Iran became a theocratic republic governed by Islamic principles in 1979 following a popular revolution that overthrew the ruling monarchy of Shah Mohammad Reza Pahlavi. Pahlavi was forced into exile and previously exiled religious leader Ayatollah Ruhollah Khomeini returned from France and was established as Supreme Leader, with ultimate political authority, of the Republic on February 1, 1979.
However, the initial post-revolution years of the Republic were marked by political unrest, war and economic difficulties. The 444 day-seizure of the US Embassy in Tehran and its 52 occupants on November 4, 1979 by a group of students was the beginning of a strained relationship between the new Islamic state and the American superpower. In 1980, during the US-hostage crisis, Iraq invaded Iran in an apparent attempt to halt the spread of the Islamic Revolution to Iraq’s Shi’a, seize the heavily-Arab province of Khuzestan and gain control of the Shatt al-Arab, the waterway between the two countries. This led to eight years of bloody and indecisive war, eventually ending in July 1988 when the Islamic Republic of Iran at last agreed to the cease-fire implemented in UN Security Council Resolution 598.
Following Khomeini’s death on June 3, 1989, the Council of Experts selected outgoing President, Ali Khamenei, as the chosen successor. Following the end of the Iran-Iraq war, the Republic enjoyed a flourishing economy, boosted by an oil windfall. The government loosened state control of the economy to encourage economic development through an influx of foreign investment. But the economy stalled as the result of mismanagement; bureaucratic inefficiency, an unemployed, youthful population produced by the war years and political and ideological infighting.
A bloated and inefficient state sector, the result of the nationalization of key industries – including the petroleum, transportation, utilities and mining sectors – following the Revolution, has continued to plague the economy with unemployment, rural underdevelopment, failure to compete against foreign imports and a dependence on oil prices. The country continues to struggle with inflation and double digit unemployment, forcing much of its educated youth to seek employment abroad. Government attempts at economic reform, fuel rationing in July 2007 and the implementation of VAT in October 2008, have foundered against mass unpopularity.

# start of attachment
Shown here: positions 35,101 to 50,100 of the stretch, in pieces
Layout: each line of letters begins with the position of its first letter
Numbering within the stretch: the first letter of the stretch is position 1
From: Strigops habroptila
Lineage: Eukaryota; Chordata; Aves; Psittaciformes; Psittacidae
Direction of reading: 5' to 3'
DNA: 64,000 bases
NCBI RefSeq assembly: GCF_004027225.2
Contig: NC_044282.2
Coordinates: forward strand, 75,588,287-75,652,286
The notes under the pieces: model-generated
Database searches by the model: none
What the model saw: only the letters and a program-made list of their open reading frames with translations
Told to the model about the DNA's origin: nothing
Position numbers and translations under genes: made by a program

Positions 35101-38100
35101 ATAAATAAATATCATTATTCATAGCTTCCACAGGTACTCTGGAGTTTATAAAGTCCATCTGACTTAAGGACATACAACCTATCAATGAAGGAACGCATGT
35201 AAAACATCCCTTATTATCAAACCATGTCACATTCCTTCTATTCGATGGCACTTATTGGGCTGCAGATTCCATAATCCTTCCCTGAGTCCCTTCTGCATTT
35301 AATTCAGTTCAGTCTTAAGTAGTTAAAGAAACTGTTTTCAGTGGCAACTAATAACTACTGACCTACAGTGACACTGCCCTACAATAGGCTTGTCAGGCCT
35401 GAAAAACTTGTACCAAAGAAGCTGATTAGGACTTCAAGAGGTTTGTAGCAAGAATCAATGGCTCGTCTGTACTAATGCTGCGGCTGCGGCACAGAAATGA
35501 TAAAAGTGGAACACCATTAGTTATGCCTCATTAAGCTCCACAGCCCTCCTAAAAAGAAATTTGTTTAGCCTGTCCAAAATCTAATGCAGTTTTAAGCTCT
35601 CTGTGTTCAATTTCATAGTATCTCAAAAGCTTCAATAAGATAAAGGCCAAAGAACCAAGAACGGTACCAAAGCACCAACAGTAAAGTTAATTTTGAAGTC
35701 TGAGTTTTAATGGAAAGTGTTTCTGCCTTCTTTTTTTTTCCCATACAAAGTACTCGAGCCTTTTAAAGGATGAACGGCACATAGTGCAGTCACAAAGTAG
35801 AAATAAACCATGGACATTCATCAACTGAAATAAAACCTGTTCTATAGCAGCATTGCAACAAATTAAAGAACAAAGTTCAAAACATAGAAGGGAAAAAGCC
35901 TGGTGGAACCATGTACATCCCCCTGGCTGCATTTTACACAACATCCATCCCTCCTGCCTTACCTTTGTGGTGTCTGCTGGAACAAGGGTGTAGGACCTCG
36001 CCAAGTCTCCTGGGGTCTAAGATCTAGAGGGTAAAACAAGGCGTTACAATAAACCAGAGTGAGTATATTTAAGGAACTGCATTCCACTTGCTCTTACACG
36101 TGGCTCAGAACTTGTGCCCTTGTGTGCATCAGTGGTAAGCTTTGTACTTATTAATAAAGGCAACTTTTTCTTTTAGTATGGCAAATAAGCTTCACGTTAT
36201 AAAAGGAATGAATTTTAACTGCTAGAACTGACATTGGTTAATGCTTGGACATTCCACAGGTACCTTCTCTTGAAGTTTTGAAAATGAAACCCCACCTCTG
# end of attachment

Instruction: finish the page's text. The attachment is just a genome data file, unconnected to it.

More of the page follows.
Hard-line Tehran mayor Mahmoud Ahmadinejad was inaugurated in August 2005 after a disputed electoral victory. President Ahmadinejad has since won re-election in a controversial contest in June 2009 that has sparked national protests, eerily reminiscent of the 1979 uprising, over alleged election fraud.
In the international arena, ever since the birth of the Islamic Republic the country has not enjoyed comfortable relations with many of its neighbours including the US. In 1981, Iran backed a plot to overthrow the Bahrain Government; the 1983 bombing of Western embassies in Kuwait by Shi’a extremists was publicly lauded by Ayatollah Khomeini. Iran purportedly has strong links with the Lebanese terrorist organisation Hezbollah, who carried out the 1996 bombing of a US housing facility in Saudi Arabia, which killed 19 and wounded more than 500 other persons, including 240 US military personnel.
Since the conclusion of the Iran-Iraq war, the Republic has worked to modernize its military, which was one of the strongest in the region under the Shah. This has led to the development of ballistic missiles and nuclear programs. Iran remains subject to economic sanctions from the US, EU and UN for its nuclear program. Since 2002 the International Atomic Energy Agency (IAEA) has been working intently to uncover the true nature and intent of the Republic’s nuclear policy and the country continues to be the subject of numerous UN Security Council resolutions but Iran has yet to respond either positively or consistently with the concerns of the international community despite continuous efforts by the P5+1, also known as the EU 3+3 – consisting of China, France, Germany, Russia, the United States, and United Kingdom – to use a combination of economic incentives and pressures to encourage an engagement with the international community.